What to Do Now That TD Canada Trust Has Hiked Its Mortgage Rate

Bank goes at it alone, raising their prime rate on variable mortgages.

It will now take longer for TD Canada Trust customers to pay off their variable mortgages, after the bank raised its prime mortgage rate this week. TD hiked its rate from 2.7 per cent to 2.85 per cent: meaning the total cost of having a variable mortgage with the bank is now more expensive in the long term.

“Increasing our rates is not a decision we take lightly,” said TD Canada Trust. “We consider the impact on our customers before proceeding with any rate change, and we communicate directly with customers whose loans or mortgages are affected.”

The rate increase won’t impact customers with a fixed-rate mortgage from TD Canada Trust.

How to deal with the increase in mortgages

TD Canada Trust told CBC News customers have a choice when adjusting to the new mortgage rate.  If you are affected, you can either:

  • Make no change to your mortgage schedule. Your mortgage will take “slightly longer” to pay back, but monthly costs will stay the same.
  • Increase the frequency of your mortgage payments. You’ll pay off your mortgage in the same or less time, but your monthly costs will go up.

And if you’re near the end of your mortgage term or just in the mood to switch to another bank at a penalty, your chance for savings may be limited by what comes next.

Other banks likely to follow

Banks regularly match each other’s rates, so chances are the other big banks will raise their prime mortgage rates to match TD’s 2.85 per cent.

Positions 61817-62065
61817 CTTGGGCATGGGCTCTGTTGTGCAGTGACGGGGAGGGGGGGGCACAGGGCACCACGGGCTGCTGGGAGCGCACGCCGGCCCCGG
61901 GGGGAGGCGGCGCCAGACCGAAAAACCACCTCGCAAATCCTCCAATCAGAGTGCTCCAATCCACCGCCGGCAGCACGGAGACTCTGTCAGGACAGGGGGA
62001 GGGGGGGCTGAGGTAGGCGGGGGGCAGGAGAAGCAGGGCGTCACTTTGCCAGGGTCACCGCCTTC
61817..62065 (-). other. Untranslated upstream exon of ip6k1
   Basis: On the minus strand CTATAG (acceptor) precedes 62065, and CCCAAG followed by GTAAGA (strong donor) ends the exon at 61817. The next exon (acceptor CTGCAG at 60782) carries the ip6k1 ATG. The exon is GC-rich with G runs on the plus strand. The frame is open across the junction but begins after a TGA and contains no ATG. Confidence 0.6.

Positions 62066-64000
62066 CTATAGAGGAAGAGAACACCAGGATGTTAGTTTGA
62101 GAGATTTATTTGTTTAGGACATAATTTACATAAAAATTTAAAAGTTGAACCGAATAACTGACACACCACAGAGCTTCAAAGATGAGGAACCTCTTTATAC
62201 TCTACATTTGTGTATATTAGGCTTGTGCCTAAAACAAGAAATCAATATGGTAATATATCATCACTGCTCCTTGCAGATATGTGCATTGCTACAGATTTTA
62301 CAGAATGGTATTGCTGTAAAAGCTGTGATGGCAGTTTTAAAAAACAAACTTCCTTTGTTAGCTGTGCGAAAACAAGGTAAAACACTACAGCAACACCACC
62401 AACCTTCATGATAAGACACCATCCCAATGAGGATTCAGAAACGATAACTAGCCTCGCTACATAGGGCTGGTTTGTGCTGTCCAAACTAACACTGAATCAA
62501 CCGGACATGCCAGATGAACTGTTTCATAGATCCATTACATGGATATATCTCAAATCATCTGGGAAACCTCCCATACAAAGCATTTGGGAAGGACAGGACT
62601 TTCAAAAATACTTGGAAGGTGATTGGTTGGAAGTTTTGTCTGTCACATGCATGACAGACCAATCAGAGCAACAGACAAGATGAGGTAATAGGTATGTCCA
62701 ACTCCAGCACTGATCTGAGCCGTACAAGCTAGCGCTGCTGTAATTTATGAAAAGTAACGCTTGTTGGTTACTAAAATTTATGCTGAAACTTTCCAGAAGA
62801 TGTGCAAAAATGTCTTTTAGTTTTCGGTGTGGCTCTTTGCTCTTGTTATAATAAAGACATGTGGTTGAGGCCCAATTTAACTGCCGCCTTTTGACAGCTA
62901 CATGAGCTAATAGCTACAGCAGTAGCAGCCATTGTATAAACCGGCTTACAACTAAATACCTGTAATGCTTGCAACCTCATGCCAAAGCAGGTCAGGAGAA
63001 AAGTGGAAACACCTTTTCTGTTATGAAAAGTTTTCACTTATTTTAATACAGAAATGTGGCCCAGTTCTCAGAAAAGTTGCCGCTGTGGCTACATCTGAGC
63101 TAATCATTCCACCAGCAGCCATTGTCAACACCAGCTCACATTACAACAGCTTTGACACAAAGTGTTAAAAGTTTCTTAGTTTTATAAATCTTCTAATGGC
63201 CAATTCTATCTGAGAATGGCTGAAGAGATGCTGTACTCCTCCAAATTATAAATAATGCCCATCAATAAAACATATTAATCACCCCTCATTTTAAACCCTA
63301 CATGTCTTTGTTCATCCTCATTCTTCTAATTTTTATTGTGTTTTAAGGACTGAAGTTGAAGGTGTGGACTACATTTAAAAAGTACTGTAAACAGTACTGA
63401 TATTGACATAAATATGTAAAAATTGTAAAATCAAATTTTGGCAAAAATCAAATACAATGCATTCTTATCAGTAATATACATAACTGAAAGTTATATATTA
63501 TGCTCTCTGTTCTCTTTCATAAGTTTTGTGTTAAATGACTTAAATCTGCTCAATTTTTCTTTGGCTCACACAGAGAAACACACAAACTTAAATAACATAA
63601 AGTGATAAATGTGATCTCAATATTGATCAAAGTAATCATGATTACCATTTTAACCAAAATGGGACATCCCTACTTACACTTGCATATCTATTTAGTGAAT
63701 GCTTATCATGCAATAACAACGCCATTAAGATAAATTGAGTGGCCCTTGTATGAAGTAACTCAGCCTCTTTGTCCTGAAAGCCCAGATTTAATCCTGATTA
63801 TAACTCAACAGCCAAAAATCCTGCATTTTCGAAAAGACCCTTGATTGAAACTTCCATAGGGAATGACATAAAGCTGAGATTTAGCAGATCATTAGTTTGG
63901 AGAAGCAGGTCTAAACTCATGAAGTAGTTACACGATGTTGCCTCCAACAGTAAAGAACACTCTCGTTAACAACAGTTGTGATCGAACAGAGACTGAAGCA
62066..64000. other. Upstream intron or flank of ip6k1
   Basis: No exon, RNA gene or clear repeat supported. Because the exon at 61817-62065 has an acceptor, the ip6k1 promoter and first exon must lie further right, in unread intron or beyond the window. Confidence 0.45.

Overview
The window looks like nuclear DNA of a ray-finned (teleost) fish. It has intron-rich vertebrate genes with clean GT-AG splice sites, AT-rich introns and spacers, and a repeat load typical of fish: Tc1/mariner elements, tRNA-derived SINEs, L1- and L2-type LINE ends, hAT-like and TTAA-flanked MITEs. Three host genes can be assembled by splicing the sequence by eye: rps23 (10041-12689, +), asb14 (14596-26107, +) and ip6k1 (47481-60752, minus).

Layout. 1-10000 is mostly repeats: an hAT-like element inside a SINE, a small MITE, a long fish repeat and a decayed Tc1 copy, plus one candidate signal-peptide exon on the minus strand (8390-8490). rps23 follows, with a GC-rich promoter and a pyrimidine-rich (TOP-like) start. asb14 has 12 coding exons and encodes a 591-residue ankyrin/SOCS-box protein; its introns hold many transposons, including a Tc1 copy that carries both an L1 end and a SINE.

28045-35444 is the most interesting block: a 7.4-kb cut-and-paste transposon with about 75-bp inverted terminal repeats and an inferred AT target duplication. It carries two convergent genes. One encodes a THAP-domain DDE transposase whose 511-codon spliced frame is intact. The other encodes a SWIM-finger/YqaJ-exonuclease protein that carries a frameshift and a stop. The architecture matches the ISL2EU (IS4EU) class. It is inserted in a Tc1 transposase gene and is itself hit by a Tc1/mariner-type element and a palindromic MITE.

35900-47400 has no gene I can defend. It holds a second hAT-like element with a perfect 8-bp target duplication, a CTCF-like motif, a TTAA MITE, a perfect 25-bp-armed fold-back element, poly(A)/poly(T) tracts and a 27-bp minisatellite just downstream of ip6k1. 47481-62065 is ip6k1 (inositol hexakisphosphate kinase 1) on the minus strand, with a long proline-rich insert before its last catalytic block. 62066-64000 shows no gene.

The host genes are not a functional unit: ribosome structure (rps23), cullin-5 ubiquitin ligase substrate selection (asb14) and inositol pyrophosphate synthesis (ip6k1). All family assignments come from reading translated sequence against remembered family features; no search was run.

However, if other banks fail to match, some brokers suggest TD could reverse its rate.

Either way, it doesn't appear that the Bank of Canada is leaning towards changing the national prime lending rate any time soon. The governor of the Bank of Canada has called new mortgage rules, currently being rolled out, a good alternative to a rate hike.

An unexpected move

Usually, banks only hike their prime interest rates when the Bank of Canada hikes its lending rate. Many mortgage brokers are calling this a highly unusual move.

“We regularly review our rates and adjust them based on a number of factors, including the cost TD pays to fund mortgages,” said TD Canada Trust.

The federal government's new mortgage rules will increase the cost for lenders to insure and sell mortgages to investors. Many brokers say it’s likely these new rules prompted TD to increase its rate, and could push other banks to do the same in the next several days.

The rate hike doesn’t affect TD’s other products, such as lines of credit.

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